a nurse is aring for a patient with type 1 diaetes mellitus who report

by Dr. Camilla Rath MD 9 min read

Diabetes Management Flashcards | Quizlet

23 hours ago A nurse is caring for a patient with type 1 diabetes mellitus. Which assessment finding indicates the patient is developing a complication after the administration of their morning insulin? a. Unresponsiveness with warm and dry skin. b. Nausea and constipation. c. Glucosuria with polydipsia. d. Tachycardia, sweating and irritability. >> Go To The Portal

What would a patient with Type 1 diabetes mellitus see the nurse?

A patient with type 1 diabetes mellitus is seeing the nurse to review foot care. What would be a priority instruction for the nurse to give the patient? A. Examine feet weekly for redness, blisters, and abrasions.

What is the nurse monitoring a client newly diagnosed with diabetes?

The nurse is monitoring a client newly diagnosed with diabetes mellitus for signs of complications. Which sign or symptom, if frequently exhibited in the client, indicates that the client is at risk for chronic complications of diabetes if the blood glucose is not adequately managed?

What did the nurse misread the patient's glucose level?

The nurse misread the client's morning blood glucose level as 210 mg/dL instead of 120 mg/dL and administered the insulin dose appropriate for a reading over 200 mg/dL before the client's breakfast. Which of the following actions is the nurse's priority?

What are the physical findings of a nurse with diabetes?

The nurse performs a physical assessment on a client with type 2 diabetes mellitus. Findings include a fasting blood glucose level of 70 mg/dL (3.9 mmol/L), temperature of 101° F (38.3° C), pulse of 82 beats per minute, respirations of 20 breaths per minute, and blood pressure of 118/68 mm Hg.

What does a nurse note when a patient has type 1 diabetes mellitus?

What is a nurse's job?

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What should you watch for and report to the nurse when caring for a diabetic patient?

Observing the patient's health, exercise and food intake routines are an important part of care. Be sure to report any unusual signs or symptoms as well as any wounds. Monitor and report the patient's glucose levels and medication administration.

What are the nursing assessment findings that could indicate a patient has type 1 diabetes?

Fasting blood sugar (FBS). If the blood glucose level is elevated or ketonuria is present, a fasting blood sugar is performed; an FBS result of 200 mg/dl or higher almost certainly is diagnostic for diabetes when other signs are present.

What is the general approach to the treatment of type 1 diabetes mellitus?

Approach Considerations. Patients with type 1 diabetes mellitus (DM) require lifelong insulin therapy. Most require 2 or more injections of insulin daily, with doses adjusted on the basis of self-monitoring of blood glucose levels.

How do you care for a Type 1 diabetic patient?

To treat type 1 diabetes, you need insulin. You can give yourself insulin through an insulin pump, an insulin pen, or a syringe (needle). Insulin, exercise, and a healthy diet can help prevent or delay problems from diabetes.

What are the symptoms of diabetes type 1?

you have symptoms of type 1 diabetes, including:feeling very thirsty.peeing more than usual, particularly at night.feeling very tired.losing weight without trying.thrush that keeps coming back.blurred vision.cuts and grazes that are not healing.fruity-smelling breath.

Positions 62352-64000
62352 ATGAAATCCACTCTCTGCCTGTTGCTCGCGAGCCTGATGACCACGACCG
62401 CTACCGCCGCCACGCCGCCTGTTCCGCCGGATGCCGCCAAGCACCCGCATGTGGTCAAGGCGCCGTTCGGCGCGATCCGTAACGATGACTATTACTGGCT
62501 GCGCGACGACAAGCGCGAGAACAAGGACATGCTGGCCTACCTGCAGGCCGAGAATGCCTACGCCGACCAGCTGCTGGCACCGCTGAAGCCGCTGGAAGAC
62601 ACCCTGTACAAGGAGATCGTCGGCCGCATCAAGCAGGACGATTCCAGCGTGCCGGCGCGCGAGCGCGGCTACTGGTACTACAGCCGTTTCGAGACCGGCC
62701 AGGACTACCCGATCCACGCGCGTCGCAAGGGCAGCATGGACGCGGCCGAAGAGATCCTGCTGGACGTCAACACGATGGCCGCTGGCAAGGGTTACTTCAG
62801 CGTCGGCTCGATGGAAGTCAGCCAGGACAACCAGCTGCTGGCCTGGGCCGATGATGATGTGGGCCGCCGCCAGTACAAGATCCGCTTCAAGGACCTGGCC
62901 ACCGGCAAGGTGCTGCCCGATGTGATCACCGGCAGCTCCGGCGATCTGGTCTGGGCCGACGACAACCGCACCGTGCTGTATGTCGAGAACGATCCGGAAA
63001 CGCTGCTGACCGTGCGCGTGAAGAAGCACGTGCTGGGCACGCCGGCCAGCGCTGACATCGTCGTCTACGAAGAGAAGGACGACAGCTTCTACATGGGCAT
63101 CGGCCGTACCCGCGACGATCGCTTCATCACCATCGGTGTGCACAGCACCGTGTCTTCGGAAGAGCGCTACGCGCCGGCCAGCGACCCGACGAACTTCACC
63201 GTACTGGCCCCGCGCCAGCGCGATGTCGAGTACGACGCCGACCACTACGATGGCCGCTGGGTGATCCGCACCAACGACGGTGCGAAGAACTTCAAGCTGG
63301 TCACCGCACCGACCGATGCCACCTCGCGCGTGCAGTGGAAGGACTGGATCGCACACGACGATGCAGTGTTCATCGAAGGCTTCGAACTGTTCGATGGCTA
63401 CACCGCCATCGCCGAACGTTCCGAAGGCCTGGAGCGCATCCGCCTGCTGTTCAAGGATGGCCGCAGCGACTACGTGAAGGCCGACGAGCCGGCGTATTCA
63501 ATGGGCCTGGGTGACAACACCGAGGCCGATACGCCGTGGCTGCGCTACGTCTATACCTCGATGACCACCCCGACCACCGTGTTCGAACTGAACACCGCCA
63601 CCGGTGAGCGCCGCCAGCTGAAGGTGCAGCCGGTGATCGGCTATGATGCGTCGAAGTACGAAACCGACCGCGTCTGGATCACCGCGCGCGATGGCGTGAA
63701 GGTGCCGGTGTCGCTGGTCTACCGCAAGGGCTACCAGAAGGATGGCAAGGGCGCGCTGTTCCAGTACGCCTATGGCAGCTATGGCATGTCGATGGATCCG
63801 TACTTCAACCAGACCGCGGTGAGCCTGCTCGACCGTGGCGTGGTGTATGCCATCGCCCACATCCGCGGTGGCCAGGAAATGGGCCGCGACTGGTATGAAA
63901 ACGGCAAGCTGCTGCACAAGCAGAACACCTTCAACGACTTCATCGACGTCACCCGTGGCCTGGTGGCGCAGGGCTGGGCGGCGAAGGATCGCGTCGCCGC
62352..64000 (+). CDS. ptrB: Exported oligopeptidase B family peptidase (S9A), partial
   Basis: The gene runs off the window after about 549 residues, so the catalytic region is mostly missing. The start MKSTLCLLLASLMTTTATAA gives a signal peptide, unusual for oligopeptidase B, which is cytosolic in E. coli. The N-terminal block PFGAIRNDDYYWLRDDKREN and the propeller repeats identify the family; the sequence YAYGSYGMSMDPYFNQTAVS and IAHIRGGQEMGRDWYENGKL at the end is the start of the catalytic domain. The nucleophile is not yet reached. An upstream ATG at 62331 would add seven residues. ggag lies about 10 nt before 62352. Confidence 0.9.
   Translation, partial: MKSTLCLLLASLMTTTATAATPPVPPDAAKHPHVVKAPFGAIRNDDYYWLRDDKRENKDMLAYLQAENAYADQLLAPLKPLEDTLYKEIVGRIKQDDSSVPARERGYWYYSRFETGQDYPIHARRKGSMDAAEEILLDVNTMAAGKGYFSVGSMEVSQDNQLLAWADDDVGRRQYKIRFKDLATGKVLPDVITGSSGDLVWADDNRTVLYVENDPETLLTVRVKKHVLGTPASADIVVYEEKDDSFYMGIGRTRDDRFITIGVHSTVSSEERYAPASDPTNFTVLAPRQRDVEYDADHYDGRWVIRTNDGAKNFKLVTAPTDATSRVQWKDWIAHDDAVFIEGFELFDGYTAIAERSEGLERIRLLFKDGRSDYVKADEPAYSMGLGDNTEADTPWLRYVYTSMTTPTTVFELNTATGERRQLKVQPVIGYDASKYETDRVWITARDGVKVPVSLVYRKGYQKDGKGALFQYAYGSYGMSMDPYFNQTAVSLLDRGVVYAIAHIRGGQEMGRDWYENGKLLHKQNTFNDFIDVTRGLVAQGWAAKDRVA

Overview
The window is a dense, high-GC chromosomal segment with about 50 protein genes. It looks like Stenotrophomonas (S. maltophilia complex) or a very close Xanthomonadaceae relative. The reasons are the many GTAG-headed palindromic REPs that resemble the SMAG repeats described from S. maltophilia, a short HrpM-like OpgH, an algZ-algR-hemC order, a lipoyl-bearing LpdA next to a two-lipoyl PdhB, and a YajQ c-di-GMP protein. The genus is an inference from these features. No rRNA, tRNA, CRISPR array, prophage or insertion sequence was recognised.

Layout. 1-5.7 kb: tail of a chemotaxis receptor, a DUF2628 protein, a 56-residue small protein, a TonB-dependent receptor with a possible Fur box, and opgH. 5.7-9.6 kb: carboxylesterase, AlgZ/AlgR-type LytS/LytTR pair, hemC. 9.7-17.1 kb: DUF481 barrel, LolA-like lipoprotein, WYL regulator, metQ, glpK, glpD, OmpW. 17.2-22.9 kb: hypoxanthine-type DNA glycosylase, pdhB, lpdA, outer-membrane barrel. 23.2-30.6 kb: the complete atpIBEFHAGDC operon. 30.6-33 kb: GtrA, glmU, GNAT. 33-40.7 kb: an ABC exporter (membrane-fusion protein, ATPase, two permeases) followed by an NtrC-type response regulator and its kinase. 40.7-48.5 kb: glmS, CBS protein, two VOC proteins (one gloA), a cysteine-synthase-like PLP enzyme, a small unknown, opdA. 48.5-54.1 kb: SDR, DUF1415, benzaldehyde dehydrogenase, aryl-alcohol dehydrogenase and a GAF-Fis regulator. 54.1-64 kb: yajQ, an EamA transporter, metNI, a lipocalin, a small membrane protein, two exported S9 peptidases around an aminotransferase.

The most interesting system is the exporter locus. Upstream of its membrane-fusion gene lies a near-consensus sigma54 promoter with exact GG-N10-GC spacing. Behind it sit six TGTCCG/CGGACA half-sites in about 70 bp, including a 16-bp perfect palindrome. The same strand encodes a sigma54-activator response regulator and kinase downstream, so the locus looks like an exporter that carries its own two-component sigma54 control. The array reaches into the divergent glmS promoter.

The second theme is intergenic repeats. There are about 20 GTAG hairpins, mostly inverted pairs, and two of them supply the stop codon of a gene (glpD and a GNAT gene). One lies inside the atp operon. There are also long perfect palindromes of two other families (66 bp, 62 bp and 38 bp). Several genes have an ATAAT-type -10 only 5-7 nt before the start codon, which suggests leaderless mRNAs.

How is type 1 diabetes diagnosed?

Health care professionals most often use the random plasma glucose (RPG) test to diagnose type 1 diabetes. This blood test measures your blood glucose level at a single point in time. Sometimes health professionals also use the A1C blood test to find out how long someone has had high blood glucose.

What is the first line treatment for type 1 diabetes?

Insulin injected subcutaneously is the first-line treatment of type 1 diabetes mellitus (DM). The different types of insulin vary with respect to onset and duration of action. Short-, intermediate-, and long-acting insulins are available.

How do you assess a patient with diabetes mellitus?

The nurse should assess the following for patients with Diabetes Mellitus:Assess the patient's history. ... Assess physical condition. ... Assess the body mass index and visual acuity of the patient.Perform examination of foot, skin, nervous system and mouth.Laboratory examinations.

What is the treatment protocol for diabetes?

TreatmentHealthy eating.Regular exercise.Weight loss.Possibly, diabetes medication or insulin therapy.Blood sugar monitoring.

What kind of diet should a type 1 diabetic eat?

What does a type 1 diabetes diet look like?Choose healthful protein foods. Including protein in every meal can help balance blood sugar. ... Eat plenty of nonstarchy vegetables. ... Include nuts, seeds, beans, and legumes. ... Choose whole grains. ... Opt for healthful fats. ... Stay hydrated.

How often should type 1 diabetics check blood sugar?

Your health care provider may recommend blood sugar testing 4 to 10 times a day if you have type 1 diabetes. You may need to test: Before meals and snacks. Before and after exercise.

What are some complications of type 1 diabetes?

ComplicationsHeart and blood vessel disease. ... Nerve damage (neuropathy). ... Kidney damage (nephropathy). ... Eye damage. ... Foot damage. ... Skin and mouth conditions. ... Pregnancy complications.

What are some complications of Type 1 diabetes?

ComplicationsHeart and blood vessel disease. ... Nerve damage (neuropathy). ... Kidney damage (nephropathy). ... Eye damage. ... Foot damage. ... Skin and mouth conditions. ... Pregnancy complications.

What are the nursing interventions for diabetes?